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Discussion Starter · #1 ·
Well, I posted a while back about finding a 32-20 CCL for sale at a pretty good price and you all talked me into putting it on layaway.... Not that it took much arm twisting but hey, a fella has to have a defense for the missus right?

I just picked it up yesterday and hope to scrounge up some ammo soon to give it a try. Sure it a purty little thing and shoulders and points like a dream. The wood is nothing fancy but has some fair contrast in the grain and a knot and some "ripple" in the fore end.

I'll try to get pic's up later but it's late at night now and it'll surely look better outside in the daylight tomorrow.

This is my third Marlin lever gun so far. I bought an 1895 in 45-70 about 8 years ago for myself and last fall I picked up a 336 in 35 Remington for my oldest boy and now the little 32-20. Problem is, now I'm wanting another 35 for my other son and of course I've got to have at least one 50-s vintage 30-30 or 32 in either the SC or A model. There's also a 444 at the same shop I got the 32-20 at that is priced about $495 but he's usually willing to deal. Is this the dreaded "Marlinitus"????

The little 32-20 was originally marked $630 but the day I went in to get it, he'd marked it down to $595 and I asked if that was the best he could do and he said $590 out the door which actually worked out to $541 and change before taxes. For a collectible rifle in pretty much unfired condition, I had to say yes.
 

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Re: 1894 cowboy carbine ltd in 32-20 has made it home!

That's cool, Dave!

You are gonna have FUN!

Jon
 

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Re: 1894 cowboy carbine ltd in 32-20 has made it home!

Dave,
Looks like you did real well with that price on a sweet little 32-20.I'm sure you will enjoy shooting it.Do you reload?It is easy to load up and alot less $ then buying factory.Congrats and good shootin!
PS:Yes,you have all the signs of Marlinitis. ;D
 

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Discussion Starter · #4 ·
Re: 1894 cowboy carbine ltd in 32-20 has made it home! [b]PIC'S ADDED![/b]

Okay, sorry it took so long for me to get some pictures but here they are.

Full length shot to start.


Close up of front half. There's an interesting knot in the wood there.


Here's the butt stock. If you look real close you can see two light colored spots down near the toe of the stock. A little touch up should take care of them. There is also a scratch on top of the comb about an inch long but nothing bad. It might even buff out. Other than that, it appears to be unhandled and unfired.


And one last one showing the other side.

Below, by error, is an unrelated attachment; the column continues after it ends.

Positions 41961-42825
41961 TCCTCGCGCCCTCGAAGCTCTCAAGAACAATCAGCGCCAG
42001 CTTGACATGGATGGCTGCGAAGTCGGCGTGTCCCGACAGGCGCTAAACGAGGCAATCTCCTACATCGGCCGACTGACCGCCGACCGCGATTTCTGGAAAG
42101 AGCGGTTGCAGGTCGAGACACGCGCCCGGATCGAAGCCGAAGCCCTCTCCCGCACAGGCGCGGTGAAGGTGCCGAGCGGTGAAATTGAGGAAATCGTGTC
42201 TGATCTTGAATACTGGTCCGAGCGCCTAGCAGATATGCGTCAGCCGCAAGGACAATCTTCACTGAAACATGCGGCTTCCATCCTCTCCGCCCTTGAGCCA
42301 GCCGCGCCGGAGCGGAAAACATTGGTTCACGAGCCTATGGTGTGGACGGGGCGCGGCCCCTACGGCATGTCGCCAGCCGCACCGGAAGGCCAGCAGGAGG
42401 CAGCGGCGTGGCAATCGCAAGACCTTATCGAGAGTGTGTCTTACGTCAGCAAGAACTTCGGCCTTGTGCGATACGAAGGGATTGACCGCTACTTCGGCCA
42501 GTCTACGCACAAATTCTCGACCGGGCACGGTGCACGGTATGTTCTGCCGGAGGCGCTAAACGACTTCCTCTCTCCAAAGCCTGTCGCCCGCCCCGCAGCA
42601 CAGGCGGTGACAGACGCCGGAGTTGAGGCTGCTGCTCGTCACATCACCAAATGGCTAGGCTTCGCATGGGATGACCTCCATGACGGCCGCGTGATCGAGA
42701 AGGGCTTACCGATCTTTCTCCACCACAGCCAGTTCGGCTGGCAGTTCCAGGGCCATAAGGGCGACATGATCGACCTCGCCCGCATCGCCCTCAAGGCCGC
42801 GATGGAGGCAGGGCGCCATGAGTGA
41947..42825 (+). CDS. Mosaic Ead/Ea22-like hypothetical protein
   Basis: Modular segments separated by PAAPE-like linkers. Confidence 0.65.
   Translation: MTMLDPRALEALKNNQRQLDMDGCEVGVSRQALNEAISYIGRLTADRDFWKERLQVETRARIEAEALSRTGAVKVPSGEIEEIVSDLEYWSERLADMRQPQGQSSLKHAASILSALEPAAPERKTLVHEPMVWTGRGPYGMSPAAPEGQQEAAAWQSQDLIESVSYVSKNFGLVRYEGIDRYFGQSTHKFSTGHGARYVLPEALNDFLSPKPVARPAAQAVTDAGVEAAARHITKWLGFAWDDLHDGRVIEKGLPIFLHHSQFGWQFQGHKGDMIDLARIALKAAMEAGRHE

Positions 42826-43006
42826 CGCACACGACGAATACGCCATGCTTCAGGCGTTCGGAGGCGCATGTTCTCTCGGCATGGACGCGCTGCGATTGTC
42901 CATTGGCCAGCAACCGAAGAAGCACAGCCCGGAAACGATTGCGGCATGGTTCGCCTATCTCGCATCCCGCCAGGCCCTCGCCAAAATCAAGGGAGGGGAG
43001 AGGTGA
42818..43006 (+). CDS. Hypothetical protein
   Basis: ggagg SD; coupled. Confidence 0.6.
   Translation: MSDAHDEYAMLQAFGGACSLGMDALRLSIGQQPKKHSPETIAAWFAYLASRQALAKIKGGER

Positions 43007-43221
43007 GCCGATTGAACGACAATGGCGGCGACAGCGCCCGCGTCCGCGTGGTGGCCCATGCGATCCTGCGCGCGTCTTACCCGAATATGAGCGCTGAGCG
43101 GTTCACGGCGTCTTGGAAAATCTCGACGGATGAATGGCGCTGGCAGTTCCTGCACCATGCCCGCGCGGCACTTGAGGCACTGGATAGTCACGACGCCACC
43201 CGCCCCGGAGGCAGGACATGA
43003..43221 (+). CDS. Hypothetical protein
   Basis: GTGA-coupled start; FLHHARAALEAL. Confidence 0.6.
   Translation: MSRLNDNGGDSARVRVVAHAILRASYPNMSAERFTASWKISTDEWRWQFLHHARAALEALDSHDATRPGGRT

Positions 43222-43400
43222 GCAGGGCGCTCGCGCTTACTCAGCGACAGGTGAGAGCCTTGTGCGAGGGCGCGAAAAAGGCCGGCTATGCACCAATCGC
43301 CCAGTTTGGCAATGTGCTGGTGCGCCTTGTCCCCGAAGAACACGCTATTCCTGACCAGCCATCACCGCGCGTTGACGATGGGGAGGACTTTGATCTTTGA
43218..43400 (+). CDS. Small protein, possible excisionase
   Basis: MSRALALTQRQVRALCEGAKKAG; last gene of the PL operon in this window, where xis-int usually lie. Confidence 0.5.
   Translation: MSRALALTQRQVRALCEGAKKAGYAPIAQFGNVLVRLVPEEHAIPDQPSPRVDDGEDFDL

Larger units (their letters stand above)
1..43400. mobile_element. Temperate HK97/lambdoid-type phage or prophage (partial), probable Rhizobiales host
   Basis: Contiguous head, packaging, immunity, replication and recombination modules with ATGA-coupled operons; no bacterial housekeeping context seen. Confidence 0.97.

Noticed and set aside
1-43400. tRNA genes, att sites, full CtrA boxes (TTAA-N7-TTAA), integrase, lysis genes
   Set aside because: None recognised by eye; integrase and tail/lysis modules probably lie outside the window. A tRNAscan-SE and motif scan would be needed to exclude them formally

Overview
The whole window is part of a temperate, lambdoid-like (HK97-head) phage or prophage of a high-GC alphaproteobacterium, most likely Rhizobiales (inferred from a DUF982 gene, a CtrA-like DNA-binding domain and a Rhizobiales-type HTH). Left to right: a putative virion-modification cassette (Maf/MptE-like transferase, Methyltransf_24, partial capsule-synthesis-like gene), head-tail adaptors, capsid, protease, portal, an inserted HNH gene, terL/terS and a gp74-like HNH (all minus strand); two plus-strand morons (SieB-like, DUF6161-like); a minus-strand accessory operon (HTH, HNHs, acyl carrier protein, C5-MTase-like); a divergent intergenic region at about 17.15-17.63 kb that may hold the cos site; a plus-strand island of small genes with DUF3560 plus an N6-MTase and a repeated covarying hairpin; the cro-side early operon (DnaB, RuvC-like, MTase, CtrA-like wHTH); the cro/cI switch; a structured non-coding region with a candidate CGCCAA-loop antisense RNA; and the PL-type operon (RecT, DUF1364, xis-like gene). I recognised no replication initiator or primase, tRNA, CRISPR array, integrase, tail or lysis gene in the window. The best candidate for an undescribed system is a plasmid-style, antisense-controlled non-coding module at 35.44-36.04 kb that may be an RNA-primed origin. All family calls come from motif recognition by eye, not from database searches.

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That's a dog-gone good lookin' rifle!
 

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Discussion Starter · #10 ·
Well, I still have not shot it but today I decided to pull the bolt and lever and give it a good cleaning "just because". What I found led me to believe even more so that this rifle has never been fired.

It had a bit of heavy oil inside and when I ran my brush through the bore with good ol' Hoppes #9 it went through feeling tight at first for about 4 swipes and all of a sudden it got real easy. Had me puzzled for a bit but I believe it had a layer of old oil from the factory in the bore that had kinda gummed up. It appeared clean and there was zero powder residue. A couple passes with the bore brush broke it down and slicked it back up. Two or three patches later it was coming up sparkling clean.

Then I sat and watched the boob tube for about an hour and a half while cycling the action over and over to help slick it up. By the time I was done it felt noticeably better and I now have a blister on the back of my ring finger where it pushed against the lever all those times...

By the way, there were two things I noticed about this rifle that sort of surprised me.

First, when I first got it and was cycling the action to test it, every once in a while the lever would lock up on the opening stroke. About 3/4" from full closed it'd just lock. Usually I was working it over and over and before I could really look at it I'd just automatically retried it and it would open. At it's worst, it did it maybe one out of ten or fifteen times. I managed to catch myself once and didn't recycle it and I applied considerable force to the lever and it was locked solid. After I cleaned it and put it back together, it has not done it at all. I suspect a timing issue due to the heavy, waxy oil or maybe a burr on something.

Second, I noticed that the butt stock was loose. I tried to tighten the screw but it felt tight so I took it out and pulled the stock and put it back on. When I did that, it tightened up just fine and is solid but now I've got about 1/16" or a tad less of proud wood at the back ends of the upper and lower tangs. It was perfectly flush before I took it apart but it was loose too. It's not much but the edge is crisp and sharp so you really feel it. I'm thinking I'll maybe put some thin wood or glass bedding in there and draw it down until it is just perfectly flush with the wood and let it set up. Kinda nit picky but sadly after reading all the Marlin rant posts lately I might have just looked at it more critically than I normally would have.

I just can't wait to get some ammo and take it to the range. I saw some black powder ammo on line that had me thinking. It'd be just like shooting a 32 caliber muzzle loader for squirrels and I've wanted something like that for years. My boys are both asking when we can shoot it. Especially the youngest one. His big brother got a Marlin 35 Remington for Christmas and now the young one thinks this rifle is gonna be his. Little stinker....
 
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